Interest in synthesizing information to develop new ideas and esthetic and practical solutions to meet customers' requirements; and in planning and developing permanent and temporary or moveable exhibits and displays for museum exhibitions, trade shows, conventions, retail spaces and for other exhibitions


Interest in precision working with drafting equipment and computer-aided design (CAD) software to prepare final designs; and in submitting designs to supervisors and clients for approval


Interest in speaking to direct workers who are erecting displays, making working drawings and models of displays, and positioning spotlights, coloured lighting and other illumination; and in evaluating information regarding developments in materials and styles

Your Interest Codes

To identify or change your interest codes, complete the Interests Exercise in CAREERinsite.

Reading Interest Codes
A Quick Guide

The interest code helps you figure out if you’d like to work in a particular occupation. 

It’s based on the Canadian Work Preference Inventory (CWPI), which measures 5 occupational interests: Directive, Innovative, Methodical, Objective, and Social.

Each set of 3 interest codes for this NOC group is listed in order of importance.

A code in capital letters means it’s a strong fit for the occupation.

A code in all lowercase letters means the fit is weaker.

Learn About Interests


Typical ability expectations for this NOC group
Your abilities

To fill in or change the values for your abilities, complete the Abilities Exercise in CAREERinsite.

Mental Abilities

General Learning Ability

Verbal Ability

Numerical Ability

Visual Abilities

Spatial Perception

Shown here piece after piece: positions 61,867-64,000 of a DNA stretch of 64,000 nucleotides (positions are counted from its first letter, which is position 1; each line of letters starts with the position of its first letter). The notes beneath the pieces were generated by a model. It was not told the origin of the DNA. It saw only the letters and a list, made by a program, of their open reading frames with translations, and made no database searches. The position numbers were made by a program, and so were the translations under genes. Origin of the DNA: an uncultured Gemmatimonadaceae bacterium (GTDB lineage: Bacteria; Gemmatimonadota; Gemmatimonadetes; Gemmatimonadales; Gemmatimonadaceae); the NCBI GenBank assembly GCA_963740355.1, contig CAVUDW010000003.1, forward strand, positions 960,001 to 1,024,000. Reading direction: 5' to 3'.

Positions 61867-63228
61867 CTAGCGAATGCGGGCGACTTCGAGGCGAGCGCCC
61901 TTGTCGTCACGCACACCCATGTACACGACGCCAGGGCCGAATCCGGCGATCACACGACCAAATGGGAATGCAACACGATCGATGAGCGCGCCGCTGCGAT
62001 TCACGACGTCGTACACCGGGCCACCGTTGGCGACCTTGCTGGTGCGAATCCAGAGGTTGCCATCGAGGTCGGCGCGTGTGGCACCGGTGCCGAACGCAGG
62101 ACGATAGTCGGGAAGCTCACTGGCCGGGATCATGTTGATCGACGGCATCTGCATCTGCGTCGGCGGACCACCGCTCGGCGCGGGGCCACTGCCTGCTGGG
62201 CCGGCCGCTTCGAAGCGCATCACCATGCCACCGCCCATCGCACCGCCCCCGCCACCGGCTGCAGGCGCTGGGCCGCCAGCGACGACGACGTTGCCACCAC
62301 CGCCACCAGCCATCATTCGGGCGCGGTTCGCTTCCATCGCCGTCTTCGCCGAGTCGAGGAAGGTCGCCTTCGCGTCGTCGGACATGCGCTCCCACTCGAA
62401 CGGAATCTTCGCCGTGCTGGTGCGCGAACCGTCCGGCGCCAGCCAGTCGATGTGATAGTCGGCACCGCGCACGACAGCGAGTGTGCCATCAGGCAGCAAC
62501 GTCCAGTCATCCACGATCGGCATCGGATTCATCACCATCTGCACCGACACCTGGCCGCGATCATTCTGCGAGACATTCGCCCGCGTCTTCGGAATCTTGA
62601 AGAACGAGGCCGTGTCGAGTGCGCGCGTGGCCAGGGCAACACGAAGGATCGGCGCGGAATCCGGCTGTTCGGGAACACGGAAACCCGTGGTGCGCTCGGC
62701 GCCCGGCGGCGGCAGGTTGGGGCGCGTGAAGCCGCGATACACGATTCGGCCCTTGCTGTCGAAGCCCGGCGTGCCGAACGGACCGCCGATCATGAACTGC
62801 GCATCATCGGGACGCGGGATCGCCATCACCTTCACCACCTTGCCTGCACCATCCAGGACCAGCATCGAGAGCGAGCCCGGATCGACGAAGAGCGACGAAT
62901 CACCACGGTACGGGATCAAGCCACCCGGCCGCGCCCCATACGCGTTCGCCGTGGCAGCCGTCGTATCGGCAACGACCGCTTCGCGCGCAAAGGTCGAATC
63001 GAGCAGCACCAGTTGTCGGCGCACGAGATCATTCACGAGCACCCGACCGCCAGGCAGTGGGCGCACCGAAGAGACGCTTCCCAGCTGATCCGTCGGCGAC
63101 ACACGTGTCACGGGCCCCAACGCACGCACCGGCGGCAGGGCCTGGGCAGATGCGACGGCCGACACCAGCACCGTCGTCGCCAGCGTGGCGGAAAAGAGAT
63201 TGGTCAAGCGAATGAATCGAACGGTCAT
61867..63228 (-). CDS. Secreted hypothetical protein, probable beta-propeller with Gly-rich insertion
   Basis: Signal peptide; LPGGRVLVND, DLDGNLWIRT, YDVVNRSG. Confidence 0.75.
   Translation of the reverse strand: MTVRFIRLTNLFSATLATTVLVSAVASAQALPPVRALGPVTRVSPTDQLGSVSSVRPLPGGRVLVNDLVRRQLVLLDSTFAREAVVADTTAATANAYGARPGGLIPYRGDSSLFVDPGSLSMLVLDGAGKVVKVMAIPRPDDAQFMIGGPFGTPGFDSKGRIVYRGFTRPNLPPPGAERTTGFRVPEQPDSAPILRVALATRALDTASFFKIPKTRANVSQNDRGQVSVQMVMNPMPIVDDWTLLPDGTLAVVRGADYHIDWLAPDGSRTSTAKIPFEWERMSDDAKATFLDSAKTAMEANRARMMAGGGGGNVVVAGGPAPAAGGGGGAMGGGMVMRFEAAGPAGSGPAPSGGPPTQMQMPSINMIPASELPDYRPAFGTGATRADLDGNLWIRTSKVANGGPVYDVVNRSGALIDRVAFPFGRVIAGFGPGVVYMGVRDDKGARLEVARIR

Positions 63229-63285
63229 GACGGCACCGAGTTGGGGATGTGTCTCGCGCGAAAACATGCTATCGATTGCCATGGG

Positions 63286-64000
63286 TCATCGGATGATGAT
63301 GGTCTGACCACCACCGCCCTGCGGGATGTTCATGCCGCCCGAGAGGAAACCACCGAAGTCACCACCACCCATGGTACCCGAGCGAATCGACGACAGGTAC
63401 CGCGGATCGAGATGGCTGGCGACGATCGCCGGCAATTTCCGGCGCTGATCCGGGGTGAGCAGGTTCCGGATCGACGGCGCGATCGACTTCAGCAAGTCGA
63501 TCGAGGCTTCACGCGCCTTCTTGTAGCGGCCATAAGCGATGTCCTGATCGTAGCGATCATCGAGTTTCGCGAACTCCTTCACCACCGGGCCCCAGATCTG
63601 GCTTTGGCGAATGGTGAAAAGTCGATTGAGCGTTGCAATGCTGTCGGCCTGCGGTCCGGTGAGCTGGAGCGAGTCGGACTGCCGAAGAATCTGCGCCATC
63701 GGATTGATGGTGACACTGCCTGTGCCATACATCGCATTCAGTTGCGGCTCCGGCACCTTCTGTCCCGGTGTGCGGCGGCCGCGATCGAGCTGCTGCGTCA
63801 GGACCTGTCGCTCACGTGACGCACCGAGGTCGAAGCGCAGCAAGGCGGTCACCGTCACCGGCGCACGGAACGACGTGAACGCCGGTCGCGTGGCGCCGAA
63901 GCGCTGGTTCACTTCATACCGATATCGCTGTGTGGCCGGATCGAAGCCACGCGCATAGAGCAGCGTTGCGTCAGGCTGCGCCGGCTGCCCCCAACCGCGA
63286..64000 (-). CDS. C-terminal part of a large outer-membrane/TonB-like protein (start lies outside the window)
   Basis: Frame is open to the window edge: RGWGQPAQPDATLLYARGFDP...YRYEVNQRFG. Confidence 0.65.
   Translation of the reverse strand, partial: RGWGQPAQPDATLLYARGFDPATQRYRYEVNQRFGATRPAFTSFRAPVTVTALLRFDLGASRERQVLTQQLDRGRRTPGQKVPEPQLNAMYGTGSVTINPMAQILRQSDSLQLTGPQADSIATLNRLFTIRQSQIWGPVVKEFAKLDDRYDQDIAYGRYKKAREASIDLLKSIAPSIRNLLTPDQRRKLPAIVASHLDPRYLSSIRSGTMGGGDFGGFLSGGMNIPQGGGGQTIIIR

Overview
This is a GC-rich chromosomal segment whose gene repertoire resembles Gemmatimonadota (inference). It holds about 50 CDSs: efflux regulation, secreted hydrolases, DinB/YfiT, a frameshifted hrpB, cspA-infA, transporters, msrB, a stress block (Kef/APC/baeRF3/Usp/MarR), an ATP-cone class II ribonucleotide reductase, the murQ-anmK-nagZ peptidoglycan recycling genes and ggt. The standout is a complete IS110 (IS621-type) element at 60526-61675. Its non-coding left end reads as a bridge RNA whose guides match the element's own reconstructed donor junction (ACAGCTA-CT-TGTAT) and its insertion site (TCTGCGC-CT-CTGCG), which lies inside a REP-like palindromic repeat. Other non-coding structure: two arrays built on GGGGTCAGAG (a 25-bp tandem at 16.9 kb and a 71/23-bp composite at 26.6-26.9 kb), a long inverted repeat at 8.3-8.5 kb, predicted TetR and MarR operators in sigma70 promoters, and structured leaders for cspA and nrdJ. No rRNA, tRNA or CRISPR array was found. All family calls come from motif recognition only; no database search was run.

Form Perception

Clerical Perception

Physical Abilities

Motor Coordination

Finger Dexterity

Manual Dexterity

Understanding Abilities

A Quick Guide

You are born with abilities that help you process certain types of information and turn it into action. These abilities influence which skills you can learn more easily.

The abilities or aptitudes shown for this NOC group come from the General Aptitude Test Battery (GATB). The GATB measures 9 aptitudes. It groups them into 3 categories: mental, visual, and physical.

The abilities scores range from 1 to 5, with 5 being stronger.

Learn About Abilities

Traits & Skills
Updated May 18, 2021

Exhibit designers need:

  • Interpersonal, communication and presentation skills
  • Creativity and the ability to develop innovative designs
  • Analytical skills
  • The ability to plan and create 2- and 3-dimensional designs
  • The ability to deal with frequent interruptions
  • The ability to work with a team of people from a variety of backgrounds

They should enjoy synthesizing information and developing new ideas, taking a methodical approach to tasks requiring precision and directing the work of others.

In Alberta, this occupation is part of 1 or more 2016 National Occupational Classification (NOC) groups. If there are multiple related NOC groups, select a NOC heading to learn about each one.

Top 10 Skills Employers Are Looking For

Theatre, fashion, exhibit and other creative designers

2016 NOC: 5243

This chart shows which job skills are currently in highest demand for this occupational group. It was created using this occupation's 39 most recent Alberta job postings, collected between Feb 02, 2022 and May 17, 2024.

Review these skills to learn:

  • Whether or not this occupation matches your skill set
  • What training you may need to get these skills
  • What skills to highlight in your resumé, cover letter, and interview.
Tasks: Fashion designers design and create clothing and accessories for men, women and children
Tasks: Exhibit designers plan and develop permanent and temporary or moveable exhibits and displays for museum exhibitions, trade shows, conventions, retail spaces and other exhibitions
Construction Specialization: Reliability
Attention to detail
Construction Specialization: Team player
Tasks: Theatre designers design and create settings, scenic environments, properties, costumes and lighting for theatre, film and video productions, operas and ballets
Construction Specialization: Organized
Construction Specialization: Dependability
Women's clothing
Construction Specialization: Initiative
Educational Requirements
Updated May 18, 2021
  • Minimum Education Varies